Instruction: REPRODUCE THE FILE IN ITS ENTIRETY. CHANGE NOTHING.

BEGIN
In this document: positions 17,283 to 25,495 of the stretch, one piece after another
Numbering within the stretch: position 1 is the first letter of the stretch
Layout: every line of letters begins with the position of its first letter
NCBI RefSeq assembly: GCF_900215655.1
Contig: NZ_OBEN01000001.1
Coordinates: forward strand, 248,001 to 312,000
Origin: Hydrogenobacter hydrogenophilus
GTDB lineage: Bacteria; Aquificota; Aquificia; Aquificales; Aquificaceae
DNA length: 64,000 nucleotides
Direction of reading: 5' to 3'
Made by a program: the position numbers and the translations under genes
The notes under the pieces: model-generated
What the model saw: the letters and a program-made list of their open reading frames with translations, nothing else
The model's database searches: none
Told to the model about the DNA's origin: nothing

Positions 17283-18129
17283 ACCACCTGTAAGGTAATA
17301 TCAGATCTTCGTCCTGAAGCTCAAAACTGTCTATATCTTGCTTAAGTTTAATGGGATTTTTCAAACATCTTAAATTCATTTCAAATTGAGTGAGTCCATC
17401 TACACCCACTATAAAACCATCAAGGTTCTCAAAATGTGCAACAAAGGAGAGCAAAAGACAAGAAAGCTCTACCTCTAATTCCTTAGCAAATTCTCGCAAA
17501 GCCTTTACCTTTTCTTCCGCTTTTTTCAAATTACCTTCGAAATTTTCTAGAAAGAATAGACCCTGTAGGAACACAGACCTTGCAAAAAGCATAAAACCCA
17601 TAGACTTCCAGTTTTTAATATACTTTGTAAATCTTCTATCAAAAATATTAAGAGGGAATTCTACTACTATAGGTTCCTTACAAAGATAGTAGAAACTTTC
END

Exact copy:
In this document: positions 17,283 to 25,495 of the stretch, one piece after another
Numbering within the stretch: position 1 is the first letter of the stretch
Layout: every line of letters begins with the position of its first letter
NCBI RefSeq assembly: GCF_900215655.1
Contig: NZ_OBEN01000001.1
Coordinates: forward strand, 248,001 to 312,000
Origin: Hydrogenobacter hydrogenophilus
GTDB lineage: Bacteria; Aquificota; Aquificia; Aquificales; Aquificaceae
DNA length: 64,000 nucleotides
Direction of reading: 5' to 3'
Made by a program: the position numbers and the translations under genes
The notes under the pieces: model-generated
What the model saw: the letters and a program-made list of their open reading frames with translations, nothing else
The model's database searches: none
Told to the model about the DNA's origin: nothing

Positions 17283-18129
17283 ACCACCTGTAAGGTAATA
17301 TCAGATCTTCGTCCTGAAGCTCAAAACTGTCTATATCTTGCTTAAGTTTAATGGGATTTTTCAAACATCTTAAATTCATTTCAAATTGAGTGAGTCCATC
17401 TACACCCACTATAAAACCATCAAGGTTCTCAAAATGTGCAACAAAGGAGAGCAAAAGACAAGAAAGCTCTACCTCTAATTCCTTAGCAAATTCTCGCAAA
17501 GCCTTTACCTTTTCTTCCGCTTTTTTCAAATTACCTTCGAAATTTTCTAGAAAGAATAGACCCTGTAGGAACACAGACCTTGCAAAAAGCATAAAACCCA
17601 TAGACTTCCAGTTTTTAATATACTTTGTAAATCTTCTATCAAAAATATTAAGAGGGAATTCTACTACTATAGGTTCCTTACAAAGATAGTAGAAACTTTC